For example, Mauritius includes these assistance needs as conditions for its Category C commitments: upgrading information management and staff training for enquiry points; better laboratories, software and staffing for testing products; improving risk assessments; and so on.
A commitment under Category C is, in effect, also a request for technical assistance on that particular item.
Can developing countries that have not ratified the Trade Facilitation Agreement nevertheless make Category C commitments (and therefore make that specific request under the agreement)? Logic would seem to say they cannot. However some countries have submitted Category C (and other) commitments even though they have not ratified. It’s unclear how that works (perhaps someone will clarify).
Arithmetic dictates that if the EU is only counted as 28 members, then one more non-EU country has to ratify an amendment for the number to reach the needed two thirds
The methods for counting the WTO’s membership are bizarre. They are discussed in more detail here and here.
Trade Facilitation Agreement ratifications reached 112, the final four submitted together, on February 22, 2017.
The situation for the pharmaceutical patent amendment depended on how the EU was counted.
The EU is 29 WTO members: the 28 member states plus the EU itself, and for this amendment the WTO is counting the EU as 29, meaning 107 had ratified by early Januay 2017, and three more were needed. However, for reasons that are unclear, the EU says it should only be counted as 28, meaning 106 had ratified and four more were needed.
The ambiguity was dodged on January 23, 2017 when the WTO announced that five more members had ratified, taking the total to 112— or 111if you prefer — in one go. (By then, 83 non-EU members had ratified it.)
Dodged it might have been, but the problem remains. The arithmetic dictates that if the EU is only counted as 28 members instead of 29, then one more WTO member that is not in the EU has to ratify an amendment for the number to reach the needed two thirds.
(Note that after Russia ratified the amendment on September 22, 2017, the WTO website said Russia was the 118th member to ratify. Here the WTO website was using the WTO’s full membership count, with the EU as 29.)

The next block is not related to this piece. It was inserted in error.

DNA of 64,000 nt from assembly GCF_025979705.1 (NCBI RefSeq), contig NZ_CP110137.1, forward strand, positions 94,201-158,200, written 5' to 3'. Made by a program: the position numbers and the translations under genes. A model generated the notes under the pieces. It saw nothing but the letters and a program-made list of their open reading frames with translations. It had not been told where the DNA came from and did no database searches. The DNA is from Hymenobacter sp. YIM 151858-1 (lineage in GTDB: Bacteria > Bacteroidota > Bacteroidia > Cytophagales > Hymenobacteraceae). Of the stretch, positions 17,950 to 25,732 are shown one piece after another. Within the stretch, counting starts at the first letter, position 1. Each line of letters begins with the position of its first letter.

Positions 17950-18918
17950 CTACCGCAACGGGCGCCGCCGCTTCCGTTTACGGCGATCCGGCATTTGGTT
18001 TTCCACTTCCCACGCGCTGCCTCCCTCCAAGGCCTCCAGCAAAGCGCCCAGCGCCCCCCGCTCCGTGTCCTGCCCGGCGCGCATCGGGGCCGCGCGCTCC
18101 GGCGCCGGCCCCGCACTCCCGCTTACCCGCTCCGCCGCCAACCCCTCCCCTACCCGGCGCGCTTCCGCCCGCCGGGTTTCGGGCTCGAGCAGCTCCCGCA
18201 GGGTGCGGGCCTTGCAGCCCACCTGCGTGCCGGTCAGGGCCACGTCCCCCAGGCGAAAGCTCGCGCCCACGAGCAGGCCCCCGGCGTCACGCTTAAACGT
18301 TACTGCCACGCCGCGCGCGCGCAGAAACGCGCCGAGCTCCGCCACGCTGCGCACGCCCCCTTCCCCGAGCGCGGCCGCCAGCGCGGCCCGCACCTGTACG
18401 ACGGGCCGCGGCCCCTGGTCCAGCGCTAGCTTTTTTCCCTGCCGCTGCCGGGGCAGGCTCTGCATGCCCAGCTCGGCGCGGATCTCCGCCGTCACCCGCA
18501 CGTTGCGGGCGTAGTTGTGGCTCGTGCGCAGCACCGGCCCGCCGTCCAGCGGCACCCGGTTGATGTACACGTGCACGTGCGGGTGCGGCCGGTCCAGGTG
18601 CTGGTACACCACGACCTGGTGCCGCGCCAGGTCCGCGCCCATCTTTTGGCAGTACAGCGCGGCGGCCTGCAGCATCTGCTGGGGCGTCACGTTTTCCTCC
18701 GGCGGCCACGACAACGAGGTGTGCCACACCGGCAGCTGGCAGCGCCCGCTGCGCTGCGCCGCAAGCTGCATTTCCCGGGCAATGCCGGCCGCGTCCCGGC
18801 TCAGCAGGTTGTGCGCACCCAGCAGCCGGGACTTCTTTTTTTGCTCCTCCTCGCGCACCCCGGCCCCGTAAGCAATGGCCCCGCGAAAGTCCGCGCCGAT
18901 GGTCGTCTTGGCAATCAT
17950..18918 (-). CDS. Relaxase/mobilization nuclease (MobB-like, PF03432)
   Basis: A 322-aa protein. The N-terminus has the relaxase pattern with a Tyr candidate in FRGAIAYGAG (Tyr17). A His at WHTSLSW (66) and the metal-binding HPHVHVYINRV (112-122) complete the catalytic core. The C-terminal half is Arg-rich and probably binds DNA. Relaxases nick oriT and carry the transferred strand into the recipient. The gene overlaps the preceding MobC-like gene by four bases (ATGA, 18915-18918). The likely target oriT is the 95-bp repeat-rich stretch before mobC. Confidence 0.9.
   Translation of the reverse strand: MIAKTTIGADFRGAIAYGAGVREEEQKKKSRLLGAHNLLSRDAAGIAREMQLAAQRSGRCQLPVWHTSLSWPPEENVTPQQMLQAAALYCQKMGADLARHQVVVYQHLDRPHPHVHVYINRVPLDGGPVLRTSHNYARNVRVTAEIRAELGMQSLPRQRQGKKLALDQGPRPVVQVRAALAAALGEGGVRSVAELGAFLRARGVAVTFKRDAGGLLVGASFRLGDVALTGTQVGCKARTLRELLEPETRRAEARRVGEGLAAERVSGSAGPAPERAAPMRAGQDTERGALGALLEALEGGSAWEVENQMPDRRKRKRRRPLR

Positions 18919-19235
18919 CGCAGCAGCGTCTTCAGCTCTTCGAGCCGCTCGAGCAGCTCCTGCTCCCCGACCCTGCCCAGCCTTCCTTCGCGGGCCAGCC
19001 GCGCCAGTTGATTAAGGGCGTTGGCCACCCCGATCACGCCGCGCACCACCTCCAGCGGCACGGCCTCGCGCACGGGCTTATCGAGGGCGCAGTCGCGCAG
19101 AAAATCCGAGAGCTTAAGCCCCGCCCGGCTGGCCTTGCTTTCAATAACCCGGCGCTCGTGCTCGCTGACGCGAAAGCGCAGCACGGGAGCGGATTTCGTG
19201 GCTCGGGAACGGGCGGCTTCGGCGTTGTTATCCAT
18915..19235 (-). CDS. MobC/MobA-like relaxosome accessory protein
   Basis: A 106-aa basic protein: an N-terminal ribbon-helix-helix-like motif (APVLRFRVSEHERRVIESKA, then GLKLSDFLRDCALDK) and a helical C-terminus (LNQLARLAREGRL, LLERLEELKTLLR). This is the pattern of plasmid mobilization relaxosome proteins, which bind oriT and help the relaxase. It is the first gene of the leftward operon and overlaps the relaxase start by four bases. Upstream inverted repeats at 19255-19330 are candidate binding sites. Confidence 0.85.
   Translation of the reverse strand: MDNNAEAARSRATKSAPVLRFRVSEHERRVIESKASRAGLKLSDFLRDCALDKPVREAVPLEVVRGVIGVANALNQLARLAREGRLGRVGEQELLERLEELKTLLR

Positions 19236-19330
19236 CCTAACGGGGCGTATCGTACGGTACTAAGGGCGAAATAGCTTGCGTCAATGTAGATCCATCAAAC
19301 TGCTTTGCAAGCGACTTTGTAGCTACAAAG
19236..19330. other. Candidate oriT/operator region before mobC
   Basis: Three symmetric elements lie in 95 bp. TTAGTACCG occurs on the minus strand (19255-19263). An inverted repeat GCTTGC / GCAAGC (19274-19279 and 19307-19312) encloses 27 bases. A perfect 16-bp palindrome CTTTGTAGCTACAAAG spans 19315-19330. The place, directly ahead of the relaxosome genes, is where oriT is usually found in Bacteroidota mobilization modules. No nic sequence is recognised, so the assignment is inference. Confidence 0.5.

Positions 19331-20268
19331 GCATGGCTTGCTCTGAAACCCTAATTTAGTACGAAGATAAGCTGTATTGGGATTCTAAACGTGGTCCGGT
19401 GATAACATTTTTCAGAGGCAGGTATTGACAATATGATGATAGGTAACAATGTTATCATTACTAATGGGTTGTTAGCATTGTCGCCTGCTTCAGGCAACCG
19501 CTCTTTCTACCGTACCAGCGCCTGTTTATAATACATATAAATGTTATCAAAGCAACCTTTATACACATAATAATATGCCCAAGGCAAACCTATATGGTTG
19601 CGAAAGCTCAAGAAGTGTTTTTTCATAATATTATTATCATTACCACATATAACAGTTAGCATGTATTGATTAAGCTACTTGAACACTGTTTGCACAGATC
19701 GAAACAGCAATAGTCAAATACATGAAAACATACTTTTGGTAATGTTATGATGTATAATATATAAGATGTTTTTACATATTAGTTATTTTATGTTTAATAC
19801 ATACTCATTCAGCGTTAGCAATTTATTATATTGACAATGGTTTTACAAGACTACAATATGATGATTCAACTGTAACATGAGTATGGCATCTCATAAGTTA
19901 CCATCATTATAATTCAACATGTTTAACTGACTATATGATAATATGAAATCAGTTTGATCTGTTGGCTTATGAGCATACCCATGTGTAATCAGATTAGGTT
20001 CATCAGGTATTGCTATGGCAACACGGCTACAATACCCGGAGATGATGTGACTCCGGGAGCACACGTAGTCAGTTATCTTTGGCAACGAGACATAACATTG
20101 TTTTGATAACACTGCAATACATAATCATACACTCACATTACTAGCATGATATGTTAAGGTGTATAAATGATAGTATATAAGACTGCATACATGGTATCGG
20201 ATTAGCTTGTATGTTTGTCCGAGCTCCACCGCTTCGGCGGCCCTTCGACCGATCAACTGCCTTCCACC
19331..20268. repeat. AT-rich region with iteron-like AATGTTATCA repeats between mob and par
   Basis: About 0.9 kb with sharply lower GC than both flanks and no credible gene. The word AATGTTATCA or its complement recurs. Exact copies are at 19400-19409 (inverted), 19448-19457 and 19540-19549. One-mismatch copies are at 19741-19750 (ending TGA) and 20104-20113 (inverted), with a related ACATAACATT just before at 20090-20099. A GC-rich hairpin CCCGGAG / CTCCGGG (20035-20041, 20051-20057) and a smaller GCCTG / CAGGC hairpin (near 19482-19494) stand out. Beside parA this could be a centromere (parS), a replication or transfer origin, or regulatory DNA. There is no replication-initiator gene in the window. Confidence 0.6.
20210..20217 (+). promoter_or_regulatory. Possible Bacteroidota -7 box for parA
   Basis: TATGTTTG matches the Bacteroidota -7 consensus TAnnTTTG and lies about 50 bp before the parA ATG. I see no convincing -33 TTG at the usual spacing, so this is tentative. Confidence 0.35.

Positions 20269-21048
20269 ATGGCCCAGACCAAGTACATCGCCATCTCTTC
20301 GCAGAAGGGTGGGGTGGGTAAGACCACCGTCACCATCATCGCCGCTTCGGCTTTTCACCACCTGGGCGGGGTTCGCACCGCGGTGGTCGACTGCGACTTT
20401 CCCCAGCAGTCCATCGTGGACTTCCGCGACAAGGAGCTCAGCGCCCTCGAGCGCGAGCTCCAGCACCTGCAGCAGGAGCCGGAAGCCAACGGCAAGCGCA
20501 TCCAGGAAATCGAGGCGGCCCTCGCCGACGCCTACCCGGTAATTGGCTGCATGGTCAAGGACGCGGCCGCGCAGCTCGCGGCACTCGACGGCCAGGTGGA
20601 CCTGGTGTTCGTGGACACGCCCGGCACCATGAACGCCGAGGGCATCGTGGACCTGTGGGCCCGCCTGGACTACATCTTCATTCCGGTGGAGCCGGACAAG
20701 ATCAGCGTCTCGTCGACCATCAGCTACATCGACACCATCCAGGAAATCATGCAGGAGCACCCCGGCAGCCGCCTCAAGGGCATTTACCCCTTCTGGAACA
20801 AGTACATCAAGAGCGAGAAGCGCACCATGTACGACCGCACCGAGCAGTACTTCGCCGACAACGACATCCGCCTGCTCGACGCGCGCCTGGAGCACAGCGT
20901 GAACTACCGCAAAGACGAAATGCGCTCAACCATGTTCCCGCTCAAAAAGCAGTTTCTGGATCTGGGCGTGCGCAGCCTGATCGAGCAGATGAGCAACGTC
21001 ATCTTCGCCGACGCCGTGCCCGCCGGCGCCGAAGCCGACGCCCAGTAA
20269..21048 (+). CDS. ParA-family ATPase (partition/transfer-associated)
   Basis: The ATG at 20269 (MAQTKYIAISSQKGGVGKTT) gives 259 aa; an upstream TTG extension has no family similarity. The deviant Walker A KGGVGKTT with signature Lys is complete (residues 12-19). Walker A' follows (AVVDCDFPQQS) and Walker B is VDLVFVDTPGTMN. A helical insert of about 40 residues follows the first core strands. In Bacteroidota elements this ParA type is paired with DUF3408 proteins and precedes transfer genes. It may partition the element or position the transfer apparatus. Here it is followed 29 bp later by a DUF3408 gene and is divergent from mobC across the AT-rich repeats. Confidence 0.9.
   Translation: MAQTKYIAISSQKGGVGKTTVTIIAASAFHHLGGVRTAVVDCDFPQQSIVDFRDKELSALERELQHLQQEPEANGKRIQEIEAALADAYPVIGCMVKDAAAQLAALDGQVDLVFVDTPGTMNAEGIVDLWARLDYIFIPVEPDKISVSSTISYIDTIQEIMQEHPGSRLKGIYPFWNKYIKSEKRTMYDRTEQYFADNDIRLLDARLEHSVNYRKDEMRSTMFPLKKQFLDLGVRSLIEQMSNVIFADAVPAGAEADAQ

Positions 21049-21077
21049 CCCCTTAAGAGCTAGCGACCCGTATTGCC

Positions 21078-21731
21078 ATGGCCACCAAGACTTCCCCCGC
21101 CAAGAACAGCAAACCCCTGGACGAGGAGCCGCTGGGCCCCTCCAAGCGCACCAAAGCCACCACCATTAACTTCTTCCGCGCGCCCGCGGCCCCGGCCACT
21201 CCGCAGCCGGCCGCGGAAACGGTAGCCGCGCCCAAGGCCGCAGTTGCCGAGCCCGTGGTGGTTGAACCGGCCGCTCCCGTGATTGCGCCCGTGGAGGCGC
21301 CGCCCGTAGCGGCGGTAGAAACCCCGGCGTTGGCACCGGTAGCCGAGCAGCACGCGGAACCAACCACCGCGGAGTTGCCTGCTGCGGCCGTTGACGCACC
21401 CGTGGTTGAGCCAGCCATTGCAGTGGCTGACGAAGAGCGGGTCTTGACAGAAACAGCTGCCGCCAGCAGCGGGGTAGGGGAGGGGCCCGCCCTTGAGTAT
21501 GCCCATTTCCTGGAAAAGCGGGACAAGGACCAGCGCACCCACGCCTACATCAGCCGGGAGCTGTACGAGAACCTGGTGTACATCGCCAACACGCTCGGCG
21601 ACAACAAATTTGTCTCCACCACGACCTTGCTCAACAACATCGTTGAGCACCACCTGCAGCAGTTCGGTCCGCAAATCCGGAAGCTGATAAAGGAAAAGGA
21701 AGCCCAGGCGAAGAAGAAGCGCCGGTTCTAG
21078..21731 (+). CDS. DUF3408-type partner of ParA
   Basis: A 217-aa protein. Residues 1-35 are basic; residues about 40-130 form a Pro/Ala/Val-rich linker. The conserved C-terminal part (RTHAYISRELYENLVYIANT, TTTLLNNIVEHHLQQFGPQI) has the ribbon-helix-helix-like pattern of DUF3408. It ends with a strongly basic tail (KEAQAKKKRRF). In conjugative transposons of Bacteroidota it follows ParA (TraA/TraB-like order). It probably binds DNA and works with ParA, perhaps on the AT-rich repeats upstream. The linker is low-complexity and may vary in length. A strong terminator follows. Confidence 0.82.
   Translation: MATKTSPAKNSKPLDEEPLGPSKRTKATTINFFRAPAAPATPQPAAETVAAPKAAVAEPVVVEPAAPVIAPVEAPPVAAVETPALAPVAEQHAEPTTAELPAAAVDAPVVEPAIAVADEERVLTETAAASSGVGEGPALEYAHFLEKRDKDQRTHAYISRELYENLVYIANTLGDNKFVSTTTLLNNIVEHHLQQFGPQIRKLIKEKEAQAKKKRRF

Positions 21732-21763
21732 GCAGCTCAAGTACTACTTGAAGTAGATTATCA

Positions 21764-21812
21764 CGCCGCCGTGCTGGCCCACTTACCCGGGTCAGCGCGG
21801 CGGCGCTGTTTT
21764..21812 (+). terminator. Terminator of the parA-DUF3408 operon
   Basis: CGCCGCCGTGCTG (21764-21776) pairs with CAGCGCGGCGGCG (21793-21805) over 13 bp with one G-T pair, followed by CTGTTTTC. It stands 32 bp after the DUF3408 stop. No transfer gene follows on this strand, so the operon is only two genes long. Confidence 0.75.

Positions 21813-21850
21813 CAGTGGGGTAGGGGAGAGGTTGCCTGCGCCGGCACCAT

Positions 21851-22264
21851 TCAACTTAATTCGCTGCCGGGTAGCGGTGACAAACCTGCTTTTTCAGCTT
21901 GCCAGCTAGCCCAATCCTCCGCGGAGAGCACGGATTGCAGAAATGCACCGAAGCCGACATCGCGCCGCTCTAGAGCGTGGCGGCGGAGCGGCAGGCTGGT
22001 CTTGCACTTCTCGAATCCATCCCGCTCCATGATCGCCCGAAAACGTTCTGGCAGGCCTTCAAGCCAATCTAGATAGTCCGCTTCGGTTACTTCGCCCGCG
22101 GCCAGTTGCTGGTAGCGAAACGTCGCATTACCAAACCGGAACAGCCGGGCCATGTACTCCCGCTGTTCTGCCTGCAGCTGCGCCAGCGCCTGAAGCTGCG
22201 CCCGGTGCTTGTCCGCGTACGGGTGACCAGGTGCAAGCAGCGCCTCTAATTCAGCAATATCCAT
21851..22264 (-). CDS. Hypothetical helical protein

The situation is clearer but unexplained for trade facilitation. A footnote in the agreement says the EU will count as 28 (the same number as its member states). No explanation has been given for this, and so far the EU’s only explanation for counting itself as 28 for the pharmaceutical patent amendment is to cite trade facilitation, even though the Bali deal came six years after the EU ratified the patent amendment.
Who has not yet ratified the pharmaceutical patent amendment?
The amendment won’t apply to any country on this list until it ratifies
Antigua and Barbuda
Congo, Dem Rep
Who has ratified the pharmaceutical patent amendment?
(Counting the EU as 29. The WTO’s list is here)
United States 17 December 2005
Switzerland 13 September 2006
El Salvador 19 September 2006
Korea, Rep 24 January 2007
Norway 5 February 2007
India 26 March 2007
Philippines 30 March 2007
Israel 10 August 2007
Japan 31 August 2007
Australia 12 September 2007
Singapore 28 September 2007
Hong Kong, China 27 November 2007
China 28 November 2007
Austria 30 November 2007
Belgium 30 November 2007
Bulgaria 30 November 2007
Cyprus 30 November 2007
Czech Republic 30 November 2007
Denmark 30 November 2007
Estonia 30 November 2007
EUROPEAN UNION 30 November 2007
Finland 30 November 2007
France 30 November 2007
Germany 30 November 2007
Greece 30 November 2007
Hungary 30 November 2007
Ireland 30 November 2007
Italy 30 November 2007
Latvia 30 November 2007
Lithuania 30 November 2007
Luxembourg 30 November 2007
Malta 30 November 2007
Netherlands 30 November 2007
Poland 30 November 2007
Portugal 30 November 2007
Romania 30 November 2007
Slovak Republic 30 November 2007
Slovenia 30 November 2007
Spain 30 November 2007
Sweden 30 November 2007
United Kingdom 30 November 2007
Mauritius 16 April 2008
Egypt 18 April 2008
Mexico 23 May 2008
Jordan 6 August 2008
Brazil 13 November 2008
Morocco 2 December 2008
Albania 28 January 2009
Canada 16 June 2009
Macao, China 16 June 2009
Bahrain 4 August 2009
Colombia 7 August 2009
Zambia 10 August 2009
Nicaragua 25 January 2010
Pakistan 8 February 2010
Macedonia (FYROM) 16 March 2010
Uganda 12 July 2010
Mongolia 17 September 2010
Croatia 6 December 2010
Senegal 18 January 2011
Bangladesh 15 March 2011
Argentina 20 October 2011
Indonesia 20 October 2011
New Zealand 21 October 2011
Cambodia 1 November 2011
Panama 24 November 2011
Costa Rica 8 December 2011
Rwanda 12 December 2011
Honduras 16 December 2011
Togo 13 March 2012
Saudi Arabia 29 May 2012
Chinese Taipei 31 July 2012
Dominican Republic 23 May 2013
Chile 26 July 2013
Montenegro 9 September 2013
Trinidad and Tobago 19 September 2013
Central African Republic 13 January 2014
Turkey 14 May 2014
Botswana 18 June 2014
Uruguay 31 July 2014
Brunei Darussalam 10 April 2015
Moldova, Repf 7 July 2015
Kenya 21 July 2015
Saint Kitts and Nevis 27 July 2015
Sri Lanka 9 September 2015
Laos 29 September 2015
Iceland 12 October 2015
Grenada 8 December 2015
Malaysia 10 December 2015
Myanmar 16 December 2015
Lesotho 4 January 2016
Mali 20 January 2016
Thailand 28 January 2016
South Africa 23 February 2016
Nepal 11 March 2016
Tanzania 14 March 2016
Ukraine 16 March 2016
Qatar 6 April 2016
Samoa 21 April 2016
Saint Lucia 2 May 2016
Tajikistan 23 May 2016
Seychelles 8 June 2016
Papua New Guinea 22 June 2016
Peru 13 September 2016